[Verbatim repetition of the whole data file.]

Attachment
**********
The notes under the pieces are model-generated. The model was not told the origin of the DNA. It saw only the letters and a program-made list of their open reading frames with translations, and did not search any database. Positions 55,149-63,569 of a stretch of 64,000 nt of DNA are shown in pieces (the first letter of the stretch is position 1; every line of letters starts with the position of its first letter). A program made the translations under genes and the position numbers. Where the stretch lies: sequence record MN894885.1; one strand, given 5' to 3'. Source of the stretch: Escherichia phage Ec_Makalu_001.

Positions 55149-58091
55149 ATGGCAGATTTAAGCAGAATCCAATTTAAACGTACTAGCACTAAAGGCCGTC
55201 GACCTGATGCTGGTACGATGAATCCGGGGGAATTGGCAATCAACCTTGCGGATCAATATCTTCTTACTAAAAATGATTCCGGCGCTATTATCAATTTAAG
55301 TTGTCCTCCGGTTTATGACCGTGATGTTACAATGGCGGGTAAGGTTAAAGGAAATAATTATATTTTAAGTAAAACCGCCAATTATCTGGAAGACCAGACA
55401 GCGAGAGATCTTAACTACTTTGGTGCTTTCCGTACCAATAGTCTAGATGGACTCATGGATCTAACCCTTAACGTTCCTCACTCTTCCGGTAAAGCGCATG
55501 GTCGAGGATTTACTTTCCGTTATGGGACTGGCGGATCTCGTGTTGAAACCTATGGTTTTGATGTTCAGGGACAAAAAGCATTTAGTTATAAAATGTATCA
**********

The notes under the pieces are model-generated. The model was not told the origin of the DNA. It saw only the letters and a program-made list of their open reading frames with translations, and did not search any database. Positions 55,149-63,569 of a stretch of 64,000 nt of DNA are shown in pieces (the first letter of the stretch is position 1; every line of letters starts with the position of its first letter). A program made the translations under genes and the position numbers. Where the stretch lies: sequence record MN894885.1; one strand, given 5' to 3'. Source of the stretch: Escherichia phage Ec_Makalu_001.

Positions 55149-58091
55149 ATGGCAGATTTAAGCAGAATCCAATTTAAACGTACTAGCACTAAAGGCCGTC
55201 GACCTGATGCTGGTACGATGAATCCGGGGGAATTGGCAATCAACCTTGCGGATCAATATCTTCTTACTAAAAATGATTCCGGCGCTATTATCAATTTAAG
55301 TTGTCCTCCGGTTTATGACCGTGATGTTACAATGGCGGGTAAGGTTAAAGGAAATAATTATATTTTAAGTAAAACCGCCAATTATCTGGAAGACCAGACA
55401 GCGAGAGATCTTAACTACTTTGGTGCTTTCCGTACCAATAGTCTAGATGGACTCATGGATCTAACCCTTAACGTTCCTCACTCTTCCGGTAAAGCGCATG
55501 GTCGAGGATTTACTTTCCGTTATGGGACTGGCGGATCTCGTGTTGAAACCTATGGTTTTGATGTTCAGGGACAAAAAGCATTTAGTTATAAAATGTATCA